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Open a business ethics or business and society textbook and you will see that the United States is a free market society. Likewise, in op-eds, both conservative and liberal commentators state that the virtue or vice of the United States is its commitment to free markets. In the business ethics textbooks, nearly every aspect of business malfeasance is covered, except for its overlaying cozy relationship with government regulators. There is a lack of coverage in political discourse that treats government regulators are disinterested protectors of the good public, when in fact, they are often self-interested and self-serving.

Thomas Philippon has written an explosive and powerful book that argues that the conventional wisdom is wrong; the United States has largely abandoned markets and uses monopoly and government intervention in the economy. Much of the economic problems the United States currently faces are not the result of a legacy welfare state, unfair trade, or immigration, but due to the fact that the United States has had a period in which competition has largely dried up. This is the result of government policy and that government policy is the corporate interference with public policy. As Philippon writes, “the consequences of a lack of competition are lower wages, lower investment, lower productivity, lower growth, and more inequality.”

Now, these viewpoints are similar to public-choice economics. However, his argument is controversial. While conservatives may enjoy the direct rebut of government policy, they are skeptical that the United States is so anti-competitive. For example, they point out that the United States is still the leading patent producing and innovation nation on Earth. Leftists may enjoy the fact that Philippon makes arguments regarding the high increase of disparity, he is very clear that government is the cause of much of these problems, not the solution. Philippon argues that there should be a phase of redistribution of corporate profits, but he is also critical of the close relationship between government and large business. Philippon offers an Elizabeth Warren diagnosis, but a Milton Friedman solution. There is enough in the book to offend and support all parties.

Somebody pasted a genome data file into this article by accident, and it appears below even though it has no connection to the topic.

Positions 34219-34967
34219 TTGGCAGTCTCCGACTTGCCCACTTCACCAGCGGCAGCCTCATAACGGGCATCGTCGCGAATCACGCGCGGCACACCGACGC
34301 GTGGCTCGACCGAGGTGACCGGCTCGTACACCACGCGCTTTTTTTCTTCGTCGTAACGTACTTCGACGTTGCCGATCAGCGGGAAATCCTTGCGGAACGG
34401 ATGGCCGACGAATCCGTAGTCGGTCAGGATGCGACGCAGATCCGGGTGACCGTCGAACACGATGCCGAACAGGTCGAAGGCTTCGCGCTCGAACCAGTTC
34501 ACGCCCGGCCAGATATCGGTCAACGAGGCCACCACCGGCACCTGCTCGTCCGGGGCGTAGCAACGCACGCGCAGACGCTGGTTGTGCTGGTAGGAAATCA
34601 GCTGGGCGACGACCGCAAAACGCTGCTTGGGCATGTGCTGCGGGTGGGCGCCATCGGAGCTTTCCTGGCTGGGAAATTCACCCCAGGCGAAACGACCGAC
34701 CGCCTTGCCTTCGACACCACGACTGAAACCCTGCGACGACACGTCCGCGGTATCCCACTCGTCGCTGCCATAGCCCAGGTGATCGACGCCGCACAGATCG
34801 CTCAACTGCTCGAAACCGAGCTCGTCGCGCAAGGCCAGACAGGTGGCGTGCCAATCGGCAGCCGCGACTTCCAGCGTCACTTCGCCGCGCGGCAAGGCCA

Do not let Philippon’s French background or the fact that he has a connection to French Socialist Party fool you: in the way, that it has fooled some American reviewers. He is not a critic of American free markets, but an ardent defender. Although there has been a group of French economists, such as Thomas Piketty, Olivier Blanchard, Esther Duflo, Emmanuel Saez and Gabriel Zucman, who have written, to varying success and insight about the United States economy, there is little overlap in either their diagnoses or solutions. Philippon does not focus on differences between the United States and Europe in fiscal or monetary issues. His sole point is that excessive regulation and lobbying has made the United States less competitive—a very different perspective than others.